Monday, May 5, 2014

Breathing Life into a Community Through Service



Catholic Volunteer Network, in partnership with Catholic Extension, is hosting Days of Service and Reflection all across the country in the dioceses where our Campus Recruitment Associates serve. As these events take place, we will share reflections from students who participate.  

Reflection by Christopher Schmidt, University of Idaho

University of Idaho students came out in impressive number for a day of service and reflection!
I was recently granted a unique opportunity: I got to help almost thirty people in a community service project on a cold and dreary day. It may have seemed at the face of it that this would be a uniquely miserable experience, but in fact it was one of the best I have had in a while! 

Catholic Volunteer Network gathered up a group of volunteers to help some of members of our local community with yard work that they were either unable to do or might find hard to do on account of their age or a recent injury. We met at 9 a.m., split into teams and got to work.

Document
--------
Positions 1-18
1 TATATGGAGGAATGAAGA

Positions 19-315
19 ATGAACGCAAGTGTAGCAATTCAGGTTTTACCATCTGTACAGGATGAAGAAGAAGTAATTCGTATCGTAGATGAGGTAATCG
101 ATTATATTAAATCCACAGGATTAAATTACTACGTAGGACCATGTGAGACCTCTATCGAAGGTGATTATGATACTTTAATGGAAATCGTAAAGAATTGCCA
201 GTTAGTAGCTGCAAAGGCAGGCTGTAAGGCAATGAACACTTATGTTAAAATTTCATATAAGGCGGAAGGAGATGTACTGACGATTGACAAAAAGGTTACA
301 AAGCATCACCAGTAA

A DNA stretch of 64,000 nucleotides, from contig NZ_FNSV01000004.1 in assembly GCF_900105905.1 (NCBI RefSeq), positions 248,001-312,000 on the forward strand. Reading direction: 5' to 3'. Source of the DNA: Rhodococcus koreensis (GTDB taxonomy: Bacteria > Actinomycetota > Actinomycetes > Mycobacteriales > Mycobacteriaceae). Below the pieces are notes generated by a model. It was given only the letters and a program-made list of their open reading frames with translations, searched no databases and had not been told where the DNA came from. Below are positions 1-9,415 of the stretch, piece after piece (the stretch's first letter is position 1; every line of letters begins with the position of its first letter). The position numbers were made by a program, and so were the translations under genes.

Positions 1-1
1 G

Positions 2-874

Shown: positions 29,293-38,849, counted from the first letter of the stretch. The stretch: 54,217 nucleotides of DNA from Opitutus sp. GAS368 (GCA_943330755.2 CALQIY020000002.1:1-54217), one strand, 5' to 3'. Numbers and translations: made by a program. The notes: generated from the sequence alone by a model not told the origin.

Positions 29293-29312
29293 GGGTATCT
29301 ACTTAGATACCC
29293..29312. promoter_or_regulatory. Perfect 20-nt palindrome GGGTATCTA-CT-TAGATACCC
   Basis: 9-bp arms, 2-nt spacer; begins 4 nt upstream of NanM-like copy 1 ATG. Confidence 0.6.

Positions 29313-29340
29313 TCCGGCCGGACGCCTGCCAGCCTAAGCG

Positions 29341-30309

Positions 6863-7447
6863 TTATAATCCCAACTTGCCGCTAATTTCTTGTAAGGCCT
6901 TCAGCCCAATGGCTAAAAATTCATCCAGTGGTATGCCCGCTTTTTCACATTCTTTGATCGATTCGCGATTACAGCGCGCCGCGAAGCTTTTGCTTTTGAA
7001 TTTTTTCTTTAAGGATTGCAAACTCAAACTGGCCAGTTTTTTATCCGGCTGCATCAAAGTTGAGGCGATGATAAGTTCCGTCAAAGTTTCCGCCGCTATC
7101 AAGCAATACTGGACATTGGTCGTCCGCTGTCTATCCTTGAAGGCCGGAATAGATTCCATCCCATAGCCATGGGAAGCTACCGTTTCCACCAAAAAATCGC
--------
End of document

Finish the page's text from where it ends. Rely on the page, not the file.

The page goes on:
Helping those in need always brings peace of mind and a certain amount of spiritual comfort, but to see almost thirty college students give up their Saturday morning to work with such dedication and in such a cheery manner, despite the weather, was nothing short of inspirational. It was an insight into the living faith of our community and the fruit that such a faith can bear. To have so many people volunteer their time shows not only a valuable work ethic but dedication to God and his Church. The work that these volunteers did shows that they are willing to give up the free time of their weekend and the short notice gives testament to the fact that this is an interior disposition that has been nurtured into a natural response. 

When the community said they needed help there were workers ready and wanting to help in whatever way was needed. This is the kind of disposition that will breathe life into the Church in the modern era as in every other. Living the Faith cannot be restricted to an individual experience of occasional piety "for the one who does not love his brother whom he has seen, cannot love God whom he has not seen."(1 Jn 4:20) It was truly a blessing to be involved in this service and I would heartily encourage anyone to seek a similar project in their own community. Christ came not to be served but to serve and to give His life as a ransom for many. The least we can do is give a few hours.


Christopher is a member of the St. Augustine's Catholic Community at the University of Idaho. To learn more about the Catholic community at the University of Idaho please visit www.vandalcatholics.org.